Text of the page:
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We had PET computers in my high school, 4032's IIRC, and a few classic games to go with them - the excellent Space Invaders port, Star Trek of course, and a few others. These all used PETASCII for graphics, if any.

In my last year there I found someone had brought in a bunch of new games, and one in particular still strikes me as odd to this day. It was a shoot-up-from-the-bottom game like Space Invaders, but had several submodes, in the fashion of Gorf or Astro Blaster. I seem to recall that the player's ship was two triangles and perhaps fired two shots at the same time?

All of these sub-games featured graphics that were far in advance of what I had seen before. One in particular consisted of a small number of alien ships (two?) mid-screen shooting lighting bolts down the screen. These were not typical graphics, they appeared semi-transparent and seemed to be vectors. Beyond that, everything was fast.

Can anyone hazard a guess what this game may have been?

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    There's an optional high resolution graphics board for the Pet that supports 512x512 graphics. The game you're thinking of was probably designed to use it. – snips-n-snails Sep 26 '17 at 20:12
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    The final PETs also use a 6845. So no doubt you could set character height to a single row, rupture every line, and hopefully find a sufficiently useful bunch of first lines amongst the character set to get close to real pixel output. But you wouldn't be compatible with most PETs. – Tommy Sep 26 '17 at 20:22
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    Sorry I should have mentioned that this was on the 4032's, IIRC. They were in use since around 1982. I have updated the question to note this. We definitely did not have graphics cards. – Maury Markowitz Sep 26 '17 at 20:30
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    My quick research suggests the 6845 CRTC made it into all PETs with issue 3 and issue 4 boards, which either includes "Fat-40" 4032s or all 4xxxs, sources disagree. Not sure that I'm actually being helpful here though, this is probably a digression. – Tommy Sep 26 '17 at 20:54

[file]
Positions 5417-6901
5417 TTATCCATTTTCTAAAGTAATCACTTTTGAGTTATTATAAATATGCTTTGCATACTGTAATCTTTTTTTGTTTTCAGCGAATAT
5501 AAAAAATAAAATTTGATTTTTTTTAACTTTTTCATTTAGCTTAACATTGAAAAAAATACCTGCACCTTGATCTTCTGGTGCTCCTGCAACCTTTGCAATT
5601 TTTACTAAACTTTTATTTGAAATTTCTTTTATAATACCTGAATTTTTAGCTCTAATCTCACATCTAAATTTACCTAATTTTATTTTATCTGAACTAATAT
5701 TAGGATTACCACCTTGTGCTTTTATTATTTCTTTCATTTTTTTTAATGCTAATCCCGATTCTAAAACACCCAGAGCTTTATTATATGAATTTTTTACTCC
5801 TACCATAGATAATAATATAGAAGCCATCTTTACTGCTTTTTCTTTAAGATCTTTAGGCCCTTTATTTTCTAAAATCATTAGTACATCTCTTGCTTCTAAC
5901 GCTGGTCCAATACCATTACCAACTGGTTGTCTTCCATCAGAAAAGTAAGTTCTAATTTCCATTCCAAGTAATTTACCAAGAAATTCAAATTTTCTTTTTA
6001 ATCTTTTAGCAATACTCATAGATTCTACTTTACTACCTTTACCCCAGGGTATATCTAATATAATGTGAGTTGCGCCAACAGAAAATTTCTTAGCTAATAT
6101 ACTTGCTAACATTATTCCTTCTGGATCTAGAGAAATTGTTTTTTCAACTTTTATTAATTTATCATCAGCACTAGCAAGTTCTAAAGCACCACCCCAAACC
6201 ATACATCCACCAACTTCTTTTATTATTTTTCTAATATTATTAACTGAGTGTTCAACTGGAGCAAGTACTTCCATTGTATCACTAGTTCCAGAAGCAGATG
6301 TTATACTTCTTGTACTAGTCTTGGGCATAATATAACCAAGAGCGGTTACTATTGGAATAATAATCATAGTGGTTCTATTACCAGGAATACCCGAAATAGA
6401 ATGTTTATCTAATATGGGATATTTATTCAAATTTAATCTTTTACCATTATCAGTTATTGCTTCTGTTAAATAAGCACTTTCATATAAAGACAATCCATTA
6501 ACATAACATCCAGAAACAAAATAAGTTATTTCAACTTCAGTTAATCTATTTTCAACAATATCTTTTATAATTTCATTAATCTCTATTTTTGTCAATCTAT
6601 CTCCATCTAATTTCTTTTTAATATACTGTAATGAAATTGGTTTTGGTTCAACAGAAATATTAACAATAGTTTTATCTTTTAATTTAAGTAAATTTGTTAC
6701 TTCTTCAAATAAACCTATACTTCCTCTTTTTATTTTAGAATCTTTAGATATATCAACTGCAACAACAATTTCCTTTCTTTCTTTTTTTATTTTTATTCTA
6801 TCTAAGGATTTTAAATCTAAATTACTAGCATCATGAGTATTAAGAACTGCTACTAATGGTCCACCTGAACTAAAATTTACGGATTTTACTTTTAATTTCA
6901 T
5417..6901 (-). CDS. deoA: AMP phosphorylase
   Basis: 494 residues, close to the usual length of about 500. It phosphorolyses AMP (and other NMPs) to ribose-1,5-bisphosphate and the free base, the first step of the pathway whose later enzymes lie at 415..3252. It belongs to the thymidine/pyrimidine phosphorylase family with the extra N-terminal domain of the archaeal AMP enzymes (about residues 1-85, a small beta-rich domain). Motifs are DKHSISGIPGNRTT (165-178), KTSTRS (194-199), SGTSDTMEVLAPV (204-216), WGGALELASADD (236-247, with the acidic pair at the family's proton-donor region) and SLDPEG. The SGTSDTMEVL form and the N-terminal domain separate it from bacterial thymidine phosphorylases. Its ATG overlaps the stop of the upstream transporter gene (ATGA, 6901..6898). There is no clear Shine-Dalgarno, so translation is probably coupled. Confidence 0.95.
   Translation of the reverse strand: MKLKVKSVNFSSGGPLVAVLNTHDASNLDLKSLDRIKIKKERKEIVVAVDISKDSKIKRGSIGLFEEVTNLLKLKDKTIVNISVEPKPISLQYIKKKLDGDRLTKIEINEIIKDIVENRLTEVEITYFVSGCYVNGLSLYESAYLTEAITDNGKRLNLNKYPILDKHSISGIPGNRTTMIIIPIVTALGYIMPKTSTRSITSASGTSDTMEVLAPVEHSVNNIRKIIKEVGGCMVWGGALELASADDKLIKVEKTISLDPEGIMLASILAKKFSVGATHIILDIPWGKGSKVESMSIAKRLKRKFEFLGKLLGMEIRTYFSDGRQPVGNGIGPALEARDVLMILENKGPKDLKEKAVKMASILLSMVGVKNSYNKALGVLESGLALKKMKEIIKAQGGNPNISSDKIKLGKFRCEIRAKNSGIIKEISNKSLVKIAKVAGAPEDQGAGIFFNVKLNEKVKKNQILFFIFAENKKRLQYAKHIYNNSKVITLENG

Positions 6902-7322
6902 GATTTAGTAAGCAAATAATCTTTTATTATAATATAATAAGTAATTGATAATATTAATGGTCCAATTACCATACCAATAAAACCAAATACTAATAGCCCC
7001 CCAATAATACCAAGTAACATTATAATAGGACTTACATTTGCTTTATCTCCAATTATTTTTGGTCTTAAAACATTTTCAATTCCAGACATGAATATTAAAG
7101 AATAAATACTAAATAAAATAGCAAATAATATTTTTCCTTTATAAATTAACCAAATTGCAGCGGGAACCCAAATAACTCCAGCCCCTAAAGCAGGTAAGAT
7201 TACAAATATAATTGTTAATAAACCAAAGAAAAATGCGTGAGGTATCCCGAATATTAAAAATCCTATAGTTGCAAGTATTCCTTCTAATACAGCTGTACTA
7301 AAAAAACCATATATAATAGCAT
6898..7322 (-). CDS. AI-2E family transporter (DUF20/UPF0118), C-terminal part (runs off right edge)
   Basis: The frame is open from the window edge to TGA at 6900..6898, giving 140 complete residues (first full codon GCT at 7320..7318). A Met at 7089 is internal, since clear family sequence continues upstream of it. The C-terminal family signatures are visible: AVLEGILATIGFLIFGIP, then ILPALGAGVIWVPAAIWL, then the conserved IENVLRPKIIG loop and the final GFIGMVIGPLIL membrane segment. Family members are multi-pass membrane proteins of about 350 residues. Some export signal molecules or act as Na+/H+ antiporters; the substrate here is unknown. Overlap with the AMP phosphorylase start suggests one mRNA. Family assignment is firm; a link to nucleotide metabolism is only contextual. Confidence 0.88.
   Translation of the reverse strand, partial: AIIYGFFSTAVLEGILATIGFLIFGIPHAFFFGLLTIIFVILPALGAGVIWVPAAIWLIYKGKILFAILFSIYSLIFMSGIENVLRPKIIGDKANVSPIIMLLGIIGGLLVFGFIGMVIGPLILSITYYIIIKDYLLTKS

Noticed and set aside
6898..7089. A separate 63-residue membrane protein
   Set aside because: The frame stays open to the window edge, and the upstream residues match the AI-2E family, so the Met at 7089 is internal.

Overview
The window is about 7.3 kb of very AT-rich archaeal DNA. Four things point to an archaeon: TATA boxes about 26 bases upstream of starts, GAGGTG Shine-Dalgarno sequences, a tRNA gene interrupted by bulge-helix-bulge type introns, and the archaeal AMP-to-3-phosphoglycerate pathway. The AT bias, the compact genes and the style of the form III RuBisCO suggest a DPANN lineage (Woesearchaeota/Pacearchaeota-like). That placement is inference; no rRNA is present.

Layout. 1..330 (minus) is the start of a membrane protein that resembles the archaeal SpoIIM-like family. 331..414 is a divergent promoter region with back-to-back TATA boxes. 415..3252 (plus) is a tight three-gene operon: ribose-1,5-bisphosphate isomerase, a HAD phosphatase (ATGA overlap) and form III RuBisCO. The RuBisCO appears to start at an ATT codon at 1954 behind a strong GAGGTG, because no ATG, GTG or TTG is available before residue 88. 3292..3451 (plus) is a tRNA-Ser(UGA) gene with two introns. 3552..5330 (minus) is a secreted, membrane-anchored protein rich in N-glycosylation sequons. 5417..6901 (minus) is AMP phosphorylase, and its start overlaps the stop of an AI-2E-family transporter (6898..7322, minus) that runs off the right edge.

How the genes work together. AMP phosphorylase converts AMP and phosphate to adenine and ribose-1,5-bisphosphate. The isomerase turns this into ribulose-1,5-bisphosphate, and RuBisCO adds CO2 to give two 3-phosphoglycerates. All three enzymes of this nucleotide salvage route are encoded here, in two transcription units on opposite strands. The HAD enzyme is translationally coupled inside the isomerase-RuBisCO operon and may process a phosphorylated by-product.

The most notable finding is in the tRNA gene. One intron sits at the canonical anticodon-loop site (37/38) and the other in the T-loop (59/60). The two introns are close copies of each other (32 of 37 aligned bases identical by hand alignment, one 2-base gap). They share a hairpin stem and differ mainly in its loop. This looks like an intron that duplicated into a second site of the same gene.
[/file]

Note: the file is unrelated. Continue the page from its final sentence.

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    @tommy Here's a (modern) demo apparently using the technique you describe: youtube.com/watch?v=ktUguF1TnJk – tofro Sep 26 '17 at 22:28
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And it's definitely Star Spores. I found an interview with the author, who it turns out lives fairly close to me, and he mentioned the line-drawing routine which I'm sure is referring to the lightning bolt effect.

It seems this game has been lost to history. The interviewer mentions trying to find a copy to upload, but look as I might I cannot see it anywhere. Interestingly, the game was originally distributed on BBSs, so it might still be out there on someone's archived file library.

UPDATE: As it was a BBS upload, it's not clear how widely it would have spread. It's possible this was not well known outside the Ontario area. For those of you who have not seen this game, if we do track it down, you need to check it out. It was far in advance of anything else I saw on the PET.

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    The author mentions that he has a copy on cassette but hasn't made an effort to determine how to convert it; if he could be persuaded to upload an audio grab of that then it could be recovered. I'd definitely be willing to have a crack, being au fait with the Commodore encoding. If ever anybody should happen to speak with Jim Summers, it would be worth an ask. – Tommy Sep 28 '17 at 22:04
  • Very long shot: This thread on a site about a handheld computer (Pyra) mentions a PET emulator that included Star Spores... the link to the PC version seems dead, but (a) it suggests a copy exists (or did), and (b) there may be a way of getting in touch with person who wrote the emulator. – TripeHound Sep 29 '17 at 7:19
  • @Tommy (and Maury) [This thread] on the Vintage Computer Federation site claims to have a copy... – TripeHound Sep 29 '17 at 7:29
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    @Tommy for comparison, here is the file extracted from the NaCL version: cleverdomain.org/starspores.bin (I think it's the raw binary rather than a disk image, but I don't know my PET all that well). – hobbs Sep 29 '17 at 20:19
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    @MauryMarkowitz Snapshots are entire emulator save states, you create one while using the emulator and then later use it to restore the emulated computer back into the exact state it was in. To get it working I renamed it to all caps STARSPORES, started xpet with it in the current directory and changed the following settings: Drive Settings -> True drive emulation -> Off, Virtual device traps -> On, Pet model settings -> PET model -> 4032. Type LOAD "STARSPORES",8 and RUN. Don't hold shift to type any of this, use the 2 key above W for ", and use the 8 on the keypad. – Ross Ridge Sep 30 '17 at 17:16
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This was indeed Jim Summers who wrote Star Spores. He also wrote Slime and Astro-Rescue.

You can find them on my site, with his permission.

Star Spores

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